Printed from the blog of Lori Greene, AHC/CDC, CCPR, FDAI
Allegion
Email: lori_greene@allegion.com, Blog: www.idighardware.com or www.ihatehardware.com


Jun 12 2011

Rainy Relay

Category: Egress,Panic HardwareLori @ 11:59 pm Comments (2)
Share

<—  You know what that’s a photo of???  Rain – torrential rain, at our Relay for Life event this weekend.  It rained on and off for most of the relay, but it was REALLY bad at night.  Even the die-hard high school kids in the campsite next to ours ended up sleeping in a friend’s living room (all 24 of them!!).  Because we didn’t sleep overnight in our soaking wet tent, there were a couple of hours that we didn’t have someone walking the track, but I think we had people walking for more hours than any other team.  There were several hours that our team was almost alone on the track.  Yes, we’re crazy!  🙂

Regardless of the weather, it was a great event for a terrific cause, and I appreciate the donations I received from blog readers!  The relay raised over $175,000!

And…I even found some doors for you.  The stadium where the relay was held was recently re-built.  The bathrooms have panics, not because of the occupant load but for durability.  The gates surrounding the field also had panic hardware, but were secured with cable locks.

And just for fun, here’s a photo of my daughter Norah at the finish line.  She needs to perk up a little, huh?  —->

Here’s what the 2009 International Building Code (IBC) has to say about stadium gates:

1008.2 Gates. Gates serving the means of egress system shall comply with the requirements of this section. Gates used as a component in a means of egress shall conform to the applicable requirements for doors.

Exception: Horizontal sliding or swinging gates exceeding the 4-foot (1219 mm) maximum leaf width limitation are permitted in fences and walls surrounding a stadium.

1008.2.1 Stadiums. Panic hardware is not required on gates surrounding stadiums where such gates are under constant immediate supervision while the public is present, and where safe dispersal areas based on 3 square feet (0.28 m2) per occupant are located between the fence and enclosed space. Such required safe dispersal areas shall not be located less than 50 feet (15 240 mm) from the enclosed space. See Section 1027.6 for means of egress from safe dispersal areas.

Commentary:  Panic hardware is impractical for large gates that surround stadiums. Normally, these gates are opened and closed by the stadium’s ground crew that is constantly in attendance during the use of such gates. The safe dispersal area requirement provides for the safety of the crowd if for some reason the gate is not open. The safe dispersal area is to be between the stadium enclosure and the surrounding fence and the area to be occupied is not to be closer than 50 feet (15 240 mm) to the stadium enclosure.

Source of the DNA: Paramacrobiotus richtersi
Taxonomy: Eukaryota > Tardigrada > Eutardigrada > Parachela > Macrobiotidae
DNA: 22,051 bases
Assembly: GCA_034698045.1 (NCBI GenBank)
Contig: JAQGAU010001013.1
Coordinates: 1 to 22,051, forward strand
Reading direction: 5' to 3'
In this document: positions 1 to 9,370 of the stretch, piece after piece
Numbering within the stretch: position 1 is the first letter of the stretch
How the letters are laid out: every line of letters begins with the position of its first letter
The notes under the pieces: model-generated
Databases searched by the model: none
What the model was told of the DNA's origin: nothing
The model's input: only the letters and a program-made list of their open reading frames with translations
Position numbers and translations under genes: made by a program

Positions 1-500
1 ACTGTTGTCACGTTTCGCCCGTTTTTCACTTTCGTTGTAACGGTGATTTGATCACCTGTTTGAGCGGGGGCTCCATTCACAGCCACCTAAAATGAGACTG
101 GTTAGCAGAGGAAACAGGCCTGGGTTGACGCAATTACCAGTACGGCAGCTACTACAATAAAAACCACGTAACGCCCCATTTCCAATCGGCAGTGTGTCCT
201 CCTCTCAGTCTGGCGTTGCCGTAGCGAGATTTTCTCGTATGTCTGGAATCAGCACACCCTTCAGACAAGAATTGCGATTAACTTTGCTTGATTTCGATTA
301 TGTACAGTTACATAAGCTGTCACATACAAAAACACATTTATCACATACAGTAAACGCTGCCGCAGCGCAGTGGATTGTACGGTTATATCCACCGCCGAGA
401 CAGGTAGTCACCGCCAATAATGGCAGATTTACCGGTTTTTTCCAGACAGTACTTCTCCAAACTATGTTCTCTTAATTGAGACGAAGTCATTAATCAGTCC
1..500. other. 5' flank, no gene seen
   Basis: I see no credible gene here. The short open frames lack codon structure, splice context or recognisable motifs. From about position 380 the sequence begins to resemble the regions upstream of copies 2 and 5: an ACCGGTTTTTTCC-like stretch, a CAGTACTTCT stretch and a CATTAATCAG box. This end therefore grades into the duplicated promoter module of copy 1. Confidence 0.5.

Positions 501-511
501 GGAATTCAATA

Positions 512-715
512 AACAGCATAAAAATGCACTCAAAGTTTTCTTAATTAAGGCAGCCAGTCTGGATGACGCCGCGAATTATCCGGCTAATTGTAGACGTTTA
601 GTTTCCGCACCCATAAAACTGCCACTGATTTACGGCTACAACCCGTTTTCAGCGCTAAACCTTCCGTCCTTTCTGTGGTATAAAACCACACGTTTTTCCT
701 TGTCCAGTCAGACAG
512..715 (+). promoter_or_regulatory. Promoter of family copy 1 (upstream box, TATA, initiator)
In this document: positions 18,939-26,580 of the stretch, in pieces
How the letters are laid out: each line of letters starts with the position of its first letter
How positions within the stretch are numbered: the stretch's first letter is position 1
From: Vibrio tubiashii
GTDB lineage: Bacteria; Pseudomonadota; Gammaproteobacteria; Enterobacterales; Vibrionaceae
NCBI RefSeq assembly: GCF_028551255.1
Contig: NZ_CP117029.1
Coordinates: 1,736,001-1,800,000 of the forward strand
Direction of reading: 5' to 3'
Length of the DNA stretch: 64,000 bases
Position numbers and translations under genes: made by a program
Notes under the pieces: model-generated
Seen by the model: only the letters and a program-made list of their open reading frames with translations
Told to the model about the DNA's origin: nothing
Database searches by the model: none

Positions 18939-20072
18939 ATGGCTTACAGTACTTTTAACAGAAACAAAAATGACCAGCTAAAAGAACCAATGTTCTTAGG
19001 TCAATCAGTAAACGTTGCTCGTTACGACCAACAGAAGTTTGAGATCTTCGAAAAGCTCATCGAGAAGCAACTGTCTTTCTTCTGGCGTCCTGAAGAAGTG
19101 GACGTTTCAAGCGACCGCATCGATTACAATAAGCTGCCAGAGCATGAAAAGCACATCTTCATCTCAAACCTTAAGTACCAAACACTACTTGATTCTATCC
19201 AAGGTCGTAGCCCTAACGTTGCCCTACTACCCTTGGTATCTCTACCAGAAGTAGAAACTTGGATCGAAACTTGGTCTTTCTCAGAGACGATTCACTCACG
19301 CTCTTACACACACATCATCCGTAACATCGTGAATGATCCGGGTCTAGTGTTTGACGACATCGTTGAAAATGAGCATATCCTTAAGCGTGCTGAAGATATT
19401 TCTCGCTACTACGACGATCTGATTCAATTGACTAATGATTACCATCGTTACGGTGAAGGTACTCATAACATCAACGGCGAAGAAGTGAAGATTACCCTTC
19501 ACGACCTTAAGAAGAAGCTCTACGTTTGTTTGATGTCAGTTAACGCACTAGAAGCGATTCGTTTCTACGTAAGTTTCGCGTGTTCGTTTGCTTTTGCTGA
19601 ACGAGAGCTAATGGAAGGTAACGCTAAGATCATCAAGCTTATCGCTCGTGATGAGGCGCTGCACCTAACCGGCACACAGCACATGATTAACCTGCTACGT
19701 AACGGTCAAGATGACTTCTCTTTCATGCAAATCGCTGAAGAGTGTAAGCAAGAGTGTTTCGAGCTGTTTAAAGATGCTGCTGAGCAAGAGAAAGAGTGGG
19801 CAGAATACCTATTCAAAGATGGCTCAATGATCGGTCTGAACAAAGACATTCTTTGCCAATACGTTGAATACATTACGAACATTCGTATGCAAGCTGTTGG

In my opinion, the cable locks should have been removed while the stadium was occupied.  It wasn’t a question of security, since there were quite a few unlocked gates…I just think that it would be safer to have the gates free for egress.  Maybe I’ve been watching too many European soccer videos.

2 Responses to “Rainy Relay”

  1. Edward Dueppen says:

    Lori – Sorry to hear about the great rain-out! But I am curious about the brand and model of those exit devices. We keep being told by various reps that no exit devices are designed for exterior use and warranties will be void if we install the standard exit devices outside. Any advice?

    Thanks, ED

  2. Lori says:

    Hi Ed –

    The panics on the gates are made by Detex. I checked their website and I didn’t see any reference to using them on exterior applications. They may have been selected because some of the parts are plastic. I don’t know what happens to the internal parts where the water inevitably flows in at the top of the touchpad. It will be interesting to see how they hold up – I’ll be keeping an eye on them.

    When I have an exterior application, my first choice is a Von Duprin 55 or 88 series crossbar device, because there aren’t a lot of internal parts to corrode and most parts are made of non-ferrous metals. I recommend setting the heads in a bead of sealant where they are attached to the door. I have also used Von Duprin 99 series devices on occasion, with weep holes drilled in the bottom of the mechanism tube, and a lot of lubricant to protect the internal parts.

    As for the warranty, Von Duprin handles this on a case-by-case basis. It would depend on whether the problem is directly related to the exposure or not. I don’t know of any problems with the projects I’ve done, but I think you’d have to expect the life-span to be reduced for any hardware that’s mounted on an exterior application.

Leave a Reply

*